“Sometimes it rains and still fails to moisten the desert- the falling water evaporates halfway down between cloud an earth. Then you see curtains of blue rain dangling out of reach in the sky while the living things wither below for want of water. Torture by tantalizing, hope without fulfillment. And the clouds disperse and dissipate into nothingness….. ” Edward Abbey, Desert Solitaire
Humans are funny creatures. We project ourselves onto the world around us; we imagine that our own feelings, thoughts, and wishes are shared by our fellow Earth inhabitants. Coming from my very green home, where pampered roses grace my front yard, and juicy tomatoes ripen out in the back, I was amused to find myself walking the desert landscape feeling sorry for the plants.
It was easy enough to do. Poor things. They looked so scraggly and small, like little ragamuffin children in need of a good hug and a hot meal. I wanted to grab a watering can and get busy. Hearing Abbey’s account of the phantom rain that never dampens the Earth, I could almost imagine the desert plants crying out for mercy to the unforgiving sky.
But if I did that…the desert wouldn’t be the desert anymore. And the plants for which I felt such compassion? They would likely drown from my efforts. Unable to survive my overzealous watering can deluge, they would perish.
No. I can’t feel sorry for the plants. They belong here. This is their home, and they are well adapted to it. Through long eons of evolutionary trial and error, they have worked out their way of being in this dry world. They have made their peace with the land, and thrive where my roses and tomatoes cannot.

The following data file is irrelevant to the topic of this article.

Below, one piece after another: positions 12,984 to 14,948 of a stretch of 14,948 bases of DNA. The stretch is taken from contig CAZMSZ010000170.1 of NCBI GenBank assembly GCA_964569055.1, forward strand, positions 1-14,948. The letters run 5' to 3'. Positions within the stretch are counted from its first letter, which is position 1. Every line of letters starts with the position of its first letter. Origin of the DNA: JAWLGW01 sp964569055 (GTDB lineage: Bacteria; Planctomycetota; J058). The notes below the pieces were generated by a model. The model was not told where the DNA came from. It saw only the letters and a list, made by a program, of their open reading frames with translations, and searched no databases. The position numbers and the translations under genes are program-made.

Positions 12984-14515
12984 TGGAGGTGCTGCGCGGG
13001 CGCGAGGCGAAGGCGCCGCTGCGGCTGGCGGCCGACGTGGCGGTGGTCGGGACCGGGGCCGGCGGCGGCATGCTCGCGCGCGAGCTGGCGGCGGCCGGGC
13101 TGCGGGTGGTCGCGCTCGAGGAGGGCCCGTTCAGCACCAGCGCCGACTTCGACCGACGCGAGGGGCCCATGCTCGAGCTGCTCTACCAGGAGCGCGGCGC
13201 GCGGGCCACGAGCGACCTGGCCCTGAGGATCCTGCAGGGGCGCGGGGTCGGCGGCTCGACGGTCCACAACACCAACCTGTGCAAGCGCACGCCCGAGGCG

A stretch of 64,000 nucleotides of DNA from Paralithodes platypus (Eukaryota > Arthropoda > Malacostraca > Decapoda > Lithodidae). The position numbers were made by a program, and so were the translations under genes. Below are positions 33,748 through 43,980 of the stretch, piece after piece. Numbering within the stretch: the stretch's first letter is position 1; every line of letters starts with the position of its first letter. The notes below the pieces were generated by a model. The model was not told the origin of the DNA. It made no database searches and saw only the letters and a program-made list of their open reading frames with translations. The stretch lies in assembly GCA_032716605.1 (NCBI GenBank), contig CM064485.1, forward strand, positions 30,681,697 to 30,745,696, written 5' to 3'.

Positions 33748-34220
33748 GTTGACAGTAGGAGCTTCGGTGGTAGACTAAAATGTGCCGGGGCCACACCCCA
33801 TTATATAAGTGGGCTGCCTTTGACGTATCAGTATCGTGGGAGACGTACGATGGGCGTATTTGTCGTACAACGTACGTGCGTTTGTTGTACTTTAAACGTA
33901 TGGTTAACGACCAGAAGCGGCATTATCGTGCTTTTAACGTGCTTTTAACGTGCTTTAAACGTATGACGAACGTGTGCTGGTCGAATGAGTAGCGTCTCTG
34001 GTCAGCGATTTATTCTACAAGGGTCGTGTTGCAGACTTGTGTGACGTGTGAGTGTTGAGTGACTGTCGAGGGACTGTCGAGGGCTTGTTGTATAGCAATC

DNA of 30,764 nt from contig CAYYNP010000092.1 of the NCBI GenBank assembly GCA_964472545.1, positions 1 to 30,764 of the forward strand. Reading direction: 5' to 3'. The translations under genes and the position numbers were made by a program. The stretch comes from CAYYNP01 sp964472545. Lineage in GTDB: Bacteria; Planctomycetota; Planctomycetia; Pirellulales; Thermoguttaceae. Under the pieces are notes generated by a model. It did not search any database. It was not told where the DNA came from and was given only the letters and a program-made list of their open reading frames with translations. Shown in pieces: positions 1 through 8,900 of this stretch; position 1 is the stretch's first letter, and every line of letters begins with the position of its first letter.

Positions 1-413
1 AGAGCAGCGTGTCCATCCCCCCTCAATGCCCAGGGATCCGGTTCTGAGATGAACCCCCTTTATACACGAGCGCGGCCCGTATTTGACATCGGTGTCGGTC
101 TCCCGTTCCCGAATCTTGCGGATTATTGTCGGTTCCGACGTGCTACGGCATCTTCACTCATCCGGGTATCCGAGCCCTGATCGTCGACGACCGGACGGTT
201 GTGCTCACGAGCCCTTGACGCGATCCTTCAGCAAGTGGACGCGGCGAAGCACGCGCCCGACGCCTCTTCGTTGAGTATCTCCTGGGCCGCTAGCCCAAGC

There are many ways to be. Many paths up the mountain of enlightenment. Many possibilities: roses, tomatoes, sagebrush and saguaro.
When the Spanish missionaries first encountered the people of the desert southwest, they did not understand this truth. Certainly some of them felt genuine compassion for the native population, but their compassion was something akin to my sympathy for the desert plants. Colonialism took a giant cultural watering can, and sought to create Spaniards from Navajo, Zuni, Hopi and Acoma, with tragic results.
There are many ways to be. Navajo, Hopi, Catholic, Protestant, Hindu, Buddhist…African, North American, European, Middle Eastern…
There are many ways to be. Tundra, rainforest, marshland, desert…
And the phantom rain that never reaches the ground? Maybe that’s just as well. The desert is the desert, and the prickly pear are doing just fine, thank you very much. If I let my imagination run along a little more, I can almost imagine the raincloud thinking to itself, “Okay, dry land, this is your lucky day! Rain is here! You’ll be okay,” and a little later realizing, “Oh. That’s right. You’re a desert. Never mind. I’ll call back my rain. My mistake. Sorry!” And all would be well again.
In our relations with our fellow humans, we would do well to follow the example of the phantom rain cloud.
Photo Credit: Bryce Canyon, Utah, USA, by flickr user Wolfgang Staudt at http://www.creativecommons.org/